"So my mindset is to not really focus on the lead, it's to focus on my game tomorrow and my performance. You know, just keep executing the way I have been. That's going to be my challenge tomorrow. Going to look forward to that mindset."

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Grillo still hunting follow-up to debut win

By Nick MentaMay 26, 2018, 10:53 pm

Following a round of 1-under 69 Saturday, Emiliano Grillo will enter Sunday's final round at Colonial four shots behind leader Justin Rose.

Grillo is hunting his first win since he took the 2015 Safeway Open in his rookie debut as a PGA Tour member. 

The young Argentinian finished 11th in the FedExCup points race that season, contending in big events and finishing runner-up at the 2016 Barclays.

In the process, Grillo had to learn to pace himself and that it can be fruitless to chase after success week to week.

"That was a hot run in there," Grillo said Saturday, referring to his rookie year. "I played, in 2016, I played the majors very well. I played the big tournaments very well. I was in contention after two, three days in most of the big events.


Full-field scores from the Fort Worth Invitational

Fort Worth Invitational: Articles, photos and videos


"I think, you know, I wanted to do better. I pushed for it. Some of the tournaments I ended up being 50th or 60th just because I wanted to play. I wanted to play well so badly. That played against me, so I learned from that. In that rookie year, I learned that."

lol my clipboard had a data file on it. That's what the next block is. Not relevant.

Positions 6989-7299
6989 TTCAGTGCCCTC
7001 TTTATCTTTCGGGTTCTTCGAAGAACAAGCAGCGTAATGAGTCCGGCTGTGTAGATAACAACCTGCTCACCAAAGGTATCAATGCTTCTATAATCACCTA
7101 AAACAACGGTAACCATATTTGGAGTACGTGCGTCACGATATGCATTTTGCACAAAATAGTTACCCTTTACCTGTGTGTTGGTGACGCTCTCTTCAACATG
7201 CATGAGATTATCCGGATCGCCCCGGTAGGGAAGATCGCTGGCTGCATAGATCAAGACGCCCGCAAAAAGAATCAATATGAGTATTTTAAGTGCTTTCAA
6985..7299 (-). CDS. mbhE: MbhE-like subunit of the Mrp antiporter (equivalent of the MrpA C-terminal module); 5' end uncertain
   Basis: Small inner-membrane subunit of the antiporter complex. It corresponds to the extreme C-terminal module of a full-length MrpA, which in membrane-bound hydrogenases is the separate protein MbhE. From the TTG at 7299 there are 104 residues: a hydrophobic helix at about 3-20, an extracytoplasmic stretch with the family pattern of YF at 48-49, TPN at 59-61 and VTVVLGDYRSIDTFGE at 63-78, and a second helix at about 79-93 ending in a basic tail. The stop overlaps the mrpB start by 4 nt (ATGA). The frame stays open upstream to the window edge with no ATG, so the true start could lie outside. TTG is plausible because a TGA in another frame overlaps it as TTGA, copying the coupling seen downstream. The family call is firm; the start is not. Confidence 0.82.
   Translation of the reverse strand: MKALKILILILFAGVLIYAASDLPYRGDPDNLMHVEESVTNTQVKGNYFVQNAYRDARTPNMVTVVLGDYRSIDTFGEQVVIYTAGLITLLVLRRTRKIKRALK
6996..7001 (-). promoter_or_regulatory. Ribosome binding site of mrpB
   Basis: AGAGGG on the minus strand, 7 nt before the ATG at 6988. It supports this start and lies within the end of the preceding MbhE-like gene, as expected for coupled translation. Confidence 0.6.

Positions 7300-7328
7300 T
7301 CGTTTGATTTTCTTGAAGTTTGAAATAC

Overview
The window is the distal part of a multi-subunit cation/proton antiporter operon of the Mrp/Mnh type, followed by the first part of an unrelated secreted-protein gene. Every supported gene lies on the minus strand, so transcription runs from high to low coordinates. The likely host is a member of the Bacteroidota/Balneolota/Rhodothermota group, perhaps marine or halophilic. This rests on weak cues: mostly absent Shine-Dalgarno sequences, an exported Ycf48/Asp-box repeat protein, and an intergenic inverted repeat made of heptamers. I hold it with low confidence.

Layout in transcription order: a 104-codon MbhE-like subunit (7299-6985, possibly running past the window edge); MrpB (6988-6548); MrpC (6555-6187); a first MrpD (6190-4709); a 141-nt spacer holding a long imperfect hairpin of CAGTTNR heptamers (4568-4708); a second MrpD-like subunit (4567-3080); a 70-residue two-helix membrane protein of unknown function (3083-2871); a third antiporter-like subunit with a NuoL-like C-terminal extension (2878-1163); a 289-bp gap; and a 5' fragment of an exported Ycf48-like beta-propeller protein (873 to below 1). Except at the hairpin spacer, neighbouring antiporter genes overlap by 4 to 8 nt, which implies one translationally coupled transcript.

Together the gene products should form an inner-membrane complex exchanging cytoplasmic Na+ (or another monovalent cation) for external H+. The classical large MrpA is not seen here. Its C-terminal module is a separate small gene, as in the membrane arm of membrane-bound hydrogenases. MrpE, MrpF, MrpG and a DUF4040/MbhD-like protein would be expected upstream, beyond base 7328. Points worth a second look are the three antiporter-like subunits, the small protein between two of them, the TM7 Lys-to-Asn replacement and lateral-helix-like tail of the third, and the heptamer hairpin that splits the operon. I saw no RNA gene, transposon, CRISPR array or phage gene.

Grillo was still plenty successful in his sophomore season, advancing to the BMW Championship last fall.

But now he's beginning to regain some of that form that made him such an immediate success on Tour. Grillo has recorded four top-10 finishes year - a T-9 at Mayakoba, a T-8 at Honda, a T-3 at Houston, and a T-9 at Wells Fargo - and will now look to outduel U.S. Open champs in Rose and Brooks Koepka on Sunday at Colonial.

"Well, he's top 10 in the world, so everything he does he does it pretty well," Grillo said of Rose. "You know, he does his own thing. Like I say, he's top 10 in the world. Nothing wrong with his game. ...

"He's in the lead on a Sunday. Doesn't matter where you're playing, he's got to go out and shoot under par. He's got 50 guys behind him trying to reach him, and I'm one of those. I've just got to go out and do what he did today on those first five or six holes and try to get him in the early holes."